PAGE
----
Though I've written extensively about Apple as it enters the Streaming Wars (way back in 2017 with excitement when nobody else seemed to care, then with a little more worry a few months later, even ranking it among other potential players by 2018), I also talk about it frequently on my TV podcast because Jason Snell, my podcast partner, is a longtime expert on all things Apple, having run Macworld (where he still has a column) before starting the Apple-specific Six Colors website. So, yeah, he's an expert and he's going to the event.
As we discussed these issues last week, Snell absolutely believes the Apple TV app will be the source, and there's only a tiny bit of doubt in his mind that the new service will actually be called Apple TV and not something like, say, Apple Video.
"It's the obvious name," Snell said of Apple TV. "It's already a thing and they'd just be extending it. It's possible they would call it Apple Video or Apple — some word picked out of the thesaurus," he said, but "Apple keeps things simple. Their strategy seems to be everything is called Apple 'Blank.'" Of course, that wouldn't preclude Apple Video, a name that gives the company — which recently starting buying up movies at film festivals and will likely be making their own just like Netflix — a way to tell its customers that the service is more than just TV, but Snell says that's probably overthinking it. "You could send a message that it's more than just TV shows, we've got feature films. Maybe. But I don't know, their app is called 'TV' and it has movies in it. I think they're kind of over it."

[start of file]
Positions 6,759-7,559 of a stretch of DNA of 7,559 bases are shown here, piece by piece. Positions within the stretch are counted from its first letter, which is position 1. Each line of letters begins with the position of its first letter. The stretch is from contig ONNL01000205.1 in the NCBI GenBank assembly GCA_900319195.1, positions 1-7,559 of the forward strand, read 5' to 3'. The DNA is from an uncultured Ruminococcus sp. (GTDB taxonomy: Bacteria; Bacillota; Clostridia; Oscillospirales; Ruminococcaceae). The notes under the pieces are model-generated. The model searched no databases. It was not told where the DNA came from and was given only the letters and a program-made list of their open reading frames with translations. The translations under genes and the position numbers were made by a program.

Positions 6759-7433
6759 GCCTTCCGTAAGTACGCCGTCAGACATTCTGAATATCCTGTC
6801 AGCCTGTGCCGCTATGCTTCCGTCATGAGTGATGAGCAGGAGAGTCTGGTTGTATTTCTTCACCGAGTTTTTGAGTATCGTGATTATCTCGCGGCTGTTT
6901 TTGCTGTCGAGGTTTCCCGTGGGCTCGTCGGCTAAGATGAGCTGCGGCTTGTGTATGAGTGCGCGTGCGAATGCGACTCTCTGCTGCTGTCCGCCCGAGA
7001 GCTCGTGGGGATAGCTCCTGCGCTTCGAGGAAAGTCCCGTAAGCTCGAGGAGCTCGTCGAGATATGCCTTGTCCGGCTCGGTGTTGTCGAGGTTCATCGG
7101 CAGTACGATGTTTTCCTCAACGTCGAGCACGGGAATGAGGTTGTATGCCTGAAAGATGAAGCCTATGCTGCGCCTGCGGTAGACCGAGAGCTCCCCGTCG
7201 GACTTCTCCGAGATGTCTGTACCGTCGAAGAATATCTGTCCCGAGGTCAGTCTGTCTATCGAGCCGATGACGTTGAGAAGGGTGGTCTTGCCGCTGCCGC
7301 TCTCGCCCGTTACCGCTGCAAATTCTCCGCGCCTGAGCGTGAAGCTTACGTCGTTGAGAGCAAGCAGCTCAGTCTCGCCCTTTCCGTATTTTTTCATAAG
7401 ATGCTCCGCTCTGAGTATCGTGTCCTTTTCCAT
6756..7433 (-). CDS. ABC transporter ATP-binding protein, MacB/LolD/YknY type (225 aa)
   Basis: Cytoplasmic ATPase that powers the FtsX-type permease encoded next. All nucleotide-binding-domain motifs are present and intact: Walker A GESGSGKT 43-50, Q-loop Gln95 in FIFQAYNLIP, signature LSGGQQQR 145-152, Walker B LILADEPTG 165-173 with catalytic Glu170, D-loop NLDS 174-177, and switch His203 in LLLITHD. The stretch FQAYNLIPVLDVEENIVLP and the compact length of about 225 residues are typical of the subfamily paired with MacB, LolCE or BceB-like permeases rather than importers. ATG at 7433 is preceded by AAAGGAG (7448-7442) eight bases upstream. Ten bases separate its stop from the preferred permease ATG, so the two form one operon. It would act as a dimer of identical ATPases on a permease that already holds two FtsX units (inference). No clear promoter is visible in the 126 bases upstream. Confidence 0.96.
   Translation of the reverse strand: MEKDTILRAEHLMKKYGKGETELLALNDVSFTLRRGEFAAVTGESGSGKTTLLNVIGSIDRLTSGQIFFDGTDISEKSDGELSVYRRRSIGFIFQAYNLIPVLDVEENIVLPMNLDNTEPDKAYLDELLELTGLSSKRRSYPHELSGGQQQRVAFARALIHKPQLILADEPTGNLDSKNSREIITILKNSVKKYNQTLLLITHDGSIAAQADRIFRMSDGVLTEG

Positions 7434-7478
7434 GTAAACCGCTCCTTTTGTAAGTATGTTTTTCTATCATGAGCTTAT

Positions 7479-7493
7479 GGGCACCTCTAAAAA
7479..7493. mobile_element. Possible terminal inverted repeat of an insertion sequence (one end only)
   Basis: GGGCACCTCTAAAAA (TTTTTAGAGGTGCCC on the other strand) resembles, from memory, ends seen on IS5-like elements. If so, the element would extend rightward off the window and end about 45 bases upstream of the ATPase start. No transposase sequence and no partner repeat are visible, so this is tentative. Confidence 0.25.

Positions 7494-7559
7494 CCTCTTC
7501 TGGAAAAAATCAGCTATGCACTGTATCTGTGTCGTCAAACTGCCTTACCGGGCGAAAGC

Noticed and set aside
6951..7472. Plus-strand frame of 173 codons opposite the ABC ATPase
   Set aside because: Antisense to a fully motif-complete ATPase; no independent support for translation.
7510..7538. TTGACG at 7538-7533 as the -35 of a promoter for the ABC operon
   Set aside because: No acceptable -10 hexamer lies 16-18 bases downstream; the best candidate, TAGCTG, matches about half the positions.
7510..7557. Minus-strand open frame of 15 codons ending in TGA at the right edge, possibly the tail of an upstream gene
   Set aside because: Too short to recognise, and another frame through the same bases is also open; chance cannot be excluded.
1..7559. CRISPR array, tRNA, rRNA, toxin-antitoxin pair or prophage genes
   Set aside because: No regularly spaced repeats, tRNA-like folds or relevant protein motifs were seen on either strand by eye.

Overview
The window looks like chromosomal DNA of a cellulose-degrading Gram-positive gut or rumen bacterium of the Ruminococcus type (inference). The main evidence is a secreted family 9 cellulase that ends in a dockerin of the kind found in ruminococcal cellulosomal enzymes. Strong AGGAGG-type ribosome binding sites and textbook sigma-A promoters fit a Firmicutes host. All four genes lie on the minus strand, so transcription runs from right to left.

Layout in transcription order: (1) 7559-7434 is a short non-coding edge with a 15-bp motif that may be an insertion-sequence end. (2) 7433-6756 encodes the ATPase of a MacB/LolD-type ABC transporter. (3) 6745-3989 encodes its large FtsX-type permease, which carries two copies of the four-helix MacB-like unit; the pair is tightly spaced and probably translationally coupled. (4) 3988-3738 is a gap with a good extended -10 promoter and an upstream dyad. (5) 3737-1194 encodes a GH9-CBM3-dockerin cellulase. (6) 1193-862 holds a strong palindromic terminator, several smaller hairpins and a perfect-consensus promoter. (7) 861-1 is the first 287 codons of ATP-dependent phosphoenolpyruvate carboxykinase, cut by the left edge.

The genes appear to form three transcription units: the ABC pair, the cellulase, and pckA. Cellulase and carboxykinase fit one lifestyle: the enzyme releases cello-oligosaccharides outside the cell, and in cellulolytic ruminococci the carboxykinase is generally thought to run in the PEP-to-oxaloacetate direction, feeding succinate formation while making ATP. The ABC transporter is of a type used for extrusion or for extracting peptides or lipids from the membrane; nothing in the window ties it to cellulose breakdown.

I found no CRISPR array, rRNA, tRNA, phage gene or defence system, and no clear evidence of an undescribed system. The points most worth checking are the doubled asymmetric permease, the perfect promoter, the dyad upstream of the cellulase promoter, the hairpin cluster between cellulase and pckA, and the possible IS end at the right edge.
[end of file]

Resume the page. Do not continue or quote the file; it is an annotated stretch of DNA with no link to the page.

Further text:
Interestingly, Snell sees Apple aggressively working with Roku and likely Amazon (for the Fire TV Stick) so that all of these Apple TV originals will ultimately get seen ("The TV show that you can only watch on your iPhone is not that appealing") even though the Apple TV streaming device is a thing that already exists. "I think that's a barrier for people. It's not cheap. ... They are way more expensive than the competition." (Yes, you could still watch Apple TV on your laptop or desktop, but most data suggests people vastly prefer watching TV on an actual TV and not on their devices, regardless of age). Still, I wonder if Apple will eventually think about reducing the price of its own hardware.
But I digress. Snell and I talked a lot about what could happen next week (that conversation runs from the 12-minute mark to 23:10), but more importantly the thing we've hammered home previously and I've written about a lot before is that Apple really needed to buy a media company with a back catalog of content — which it clearly hasn't yet — and, barring that, will truly be testing the loyalty of its most ardent supporters (of which I consider myself one). With so many other streaming services out there — we'll have a Big Six by the end of 2019 with Netflix, Amazon, Hulu, Apple, Disney+ and WarnerMedia — how will Apple price its service if it doesn't have the same amount of content? Why would anyone pay the same amount (or, TV gods forbid, more) for Apple TV when everyone else has enormous vaults? I love most things Apple, but that's a no-go.
Snell isn't convinced Apple will announce the price structure next week, but it's certainly possible. Mostly it seems poised to do what it always does — introduce something shiny and new, this time with extra-added showbiz glitz — and then watch the buzz build in the marketplace.
But what if that buzz is less buzz than faint murmur? Apple has been golden in tech but is entirely unproven in television. And yes, the easy analysis is always "it'll come down to the quality of shows," but will it? Spoiler alert — Apple TV is not going to bat 1,000 in the quality or entertainment department. That's not how it works. So once the reviews come in and you factor out the duds and think about whether the rest will be worth — let's just say $11.99 a month — then the bigger picture will be that vault. Not the vault with all of Apple's cash in it. The vault that doesn't exist yet, with all the added value content of thousands of series, movies, stand-up specials, documentaries, etc.
You know, like the ones the other five have.